Coffee? Or lunch? You choose.

This blog post is a collaboration with ONE and HarvestPlus‘ head of communications, Yassir Islam.

Imagine, if on your way to work today, you stopped grabbed a cup of coffee for less than $2. And that was it.

You had no more money to spend that day. No money for lunch, no money for your bus ride home, no money to put food on the table for your family. That’s the cold hard truth that 1.4 billion poor people around the world have to face every day.

A new ONE brief reiterates that the lack of nutritious food leads to “178 million young children being stunted and suffering irreversible damage.” To reverse that trend, we have to give poor people more opportunities to get a pay raise, and to be able to grow — or buy — the right kinds of nourishing foods that their children must have to reach their full potential.

Yet, along with South Asia, sub-Saharan Africa remains a hunger hotspot. While some countries in the region have reduced their number of hungry people, one in four Africans are still not getting enough food. Children suffer the most — poor nutrition is the culprit in more than one in three of the almost eight million deaths of children under five each year. Many of the kids who survive will end up stunted or suffer other irreversible damage to their bodies and brains, that will burden them through their lives. According to ONE, that’s almost 40 percent of children in this region alone. That’s simply unacceptable when we have solutions.

ONE is part of the chorus of international organizations calling for more investments in agriculture. Most of the poor still live in rural areas and depend on farming not just for income, but the food that that they put on their tables. In fact, more than two-thirds of Africans depend on farming for their incomes.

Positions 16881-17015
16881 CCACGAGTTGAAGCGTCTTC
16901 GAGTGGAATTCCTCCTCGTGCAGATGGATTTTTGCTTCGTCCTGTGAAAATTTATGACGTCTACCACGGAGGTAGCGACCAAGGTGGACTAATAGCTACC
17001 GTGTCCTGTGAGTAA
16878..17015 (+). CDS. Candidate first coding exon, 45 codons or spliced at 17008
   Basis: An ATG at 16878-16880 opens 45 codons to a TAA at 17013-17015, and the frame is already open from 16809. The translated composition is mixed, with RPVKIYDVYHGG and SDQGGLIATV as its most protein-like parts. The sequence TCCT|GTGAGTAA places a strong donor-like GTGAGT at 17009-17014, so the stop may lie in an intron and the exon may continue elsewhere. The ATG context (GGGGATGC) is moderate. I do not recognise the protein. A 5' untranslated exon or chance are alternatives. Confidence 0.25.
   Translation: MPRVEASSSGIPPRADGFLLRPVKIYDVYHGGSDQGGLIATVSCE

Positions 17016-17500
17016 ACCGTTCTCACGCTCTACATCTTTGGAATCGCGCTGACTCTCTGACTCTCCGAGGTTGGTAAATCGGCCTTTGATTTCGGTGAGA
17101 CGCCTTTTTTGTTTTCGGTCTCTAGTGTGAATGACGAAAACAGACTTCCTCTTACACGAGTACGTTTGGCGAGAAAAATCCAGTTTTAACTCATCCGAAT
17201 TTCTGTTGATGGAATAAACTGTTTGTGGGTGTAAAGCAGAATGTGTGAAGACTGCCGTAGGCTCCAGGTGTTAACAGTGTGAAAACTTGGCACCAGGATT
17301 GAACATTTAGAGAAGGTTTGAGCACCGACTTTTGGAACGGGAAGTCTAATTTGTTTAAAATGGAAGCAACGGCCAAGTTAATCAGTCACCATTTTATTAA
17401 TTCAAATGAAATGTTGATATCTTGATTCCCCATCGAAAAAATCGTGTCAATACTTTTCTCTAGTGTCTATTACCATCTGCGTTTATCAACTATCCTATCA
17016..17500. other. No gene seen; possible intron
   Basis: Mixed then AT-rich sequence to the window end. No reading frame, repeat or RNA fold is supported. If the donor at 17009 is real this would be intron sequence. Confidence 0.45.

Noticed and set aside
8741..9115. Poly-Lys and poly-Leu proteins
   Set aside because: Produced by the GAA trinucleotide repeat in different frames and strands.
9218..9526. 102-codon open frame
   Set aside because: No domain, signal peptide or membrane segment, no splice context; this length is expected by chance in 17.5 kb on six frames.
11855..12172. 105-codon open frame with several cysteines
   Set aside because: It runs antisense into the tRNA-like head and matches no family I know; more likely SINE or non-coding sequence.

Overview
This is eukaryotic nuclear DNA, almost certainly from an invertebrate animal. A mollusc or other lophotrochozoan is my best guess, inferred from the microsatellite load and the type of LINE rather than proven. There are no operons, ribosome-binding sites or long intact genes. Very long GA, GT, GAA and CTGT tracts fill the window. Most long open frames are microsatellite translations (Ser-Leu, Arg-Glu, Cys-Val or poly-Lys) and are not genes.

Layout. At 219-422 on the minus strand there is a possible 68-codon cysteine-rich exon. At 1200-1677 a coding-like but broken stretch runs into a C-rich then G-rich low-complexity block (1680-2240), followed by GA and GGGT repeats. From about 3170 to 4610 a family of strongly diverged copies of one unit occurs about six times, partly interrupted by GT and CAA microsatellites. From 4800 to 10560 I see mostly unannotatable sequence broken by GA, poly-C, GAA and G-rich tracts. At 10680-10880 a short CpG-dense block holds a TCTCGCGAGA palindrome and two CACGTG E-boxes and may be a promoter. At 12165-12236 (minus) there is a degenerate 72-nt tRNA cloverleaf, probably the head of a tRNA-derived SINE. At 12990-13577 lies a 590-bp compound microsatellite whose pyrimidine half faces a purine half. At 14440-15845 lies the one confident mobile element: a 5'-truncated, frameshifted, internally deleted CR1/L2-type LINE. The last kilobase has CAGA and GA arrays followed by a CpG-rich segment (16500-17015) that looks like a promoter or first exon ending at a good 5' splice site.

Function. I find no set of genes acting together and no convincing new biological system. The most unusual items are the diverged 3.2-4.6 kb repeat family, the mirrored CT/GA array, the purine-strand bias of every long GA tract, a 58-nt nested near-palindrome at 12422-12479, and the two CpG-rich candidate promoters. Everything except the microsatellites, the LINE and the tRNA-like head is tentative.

So, for ONE, the starting point to prosperity lies in each country taking ownership of nationally-endorsed agricultural plans. Next, each country needs to be aligned with the Scaling-Up Nutrition (SUN) movement to help bridge the long-standing gap between agriculture and health. After all, agriculture should not just be concerned with increasing yields; it also needs to provide a diversity of nutritious foods. SUN can help make that connection.

And so can HarvestPlus, an international program which is doing its part. Through its network of partners, HarvestPlus is developing nutrient-rich varieties of staple food crops that can provide more vitamins such as vitamin A, and minerals, such as zinc, and iron in the diet. These are the very micronutrients that safeguard child health, build bodies and brains, and help children grow up to reach their full potential.

There are 18 countries identified by ONE as having both an internationally-endorsed national agriculture plan and being aligned with SUN. These 18 countries are home to almost one quarter of the world’s stunted children. One third of these countries, Mozambique, Nigeria, Rwanda, Uganda, Zambia and Bangladesh are also HarvestPlus target countries where nutrient-rich crops will first be released to rural farming communities.

In fact, orange sweet potatoes (OSP) rich in vitamin A, similar to the ones eaten in the US, have already been released in Uganda and Mozambique where they were shown to provide significant amounts of vitamin A in the diet. HarvestPlus is now scaling up OSP to reach 225,000 Ugandan households while partners scale up OSP in Mozambique and other African countries. New, conventionally-bred, varieties of cassava, also with more vitamin A were launched earlier this year in Nigeria, a country where cassava is practically a national food and eaten every day. It’s these small daily dose of essential nutrients that these crops provide that could make the difference between a sick or healthy child.

ONE is advocating for increased investments in food security and nutrition at the G8 meeting this month. At the 2008 Copenhagen Consensus, effort to provide micronutrients whether through supplements, fortified foods, or micronutrient-rich food crops were three of the top five solutions proposed to global challenges. This week, the 2012 Consenus expert panel said that “fighting malnourishment should be the top priority for policy-makers and philanthropists.” Economic imperatives apart, every child deserves a healthy childhood to thrive. That simply can’t happen without better nutrition.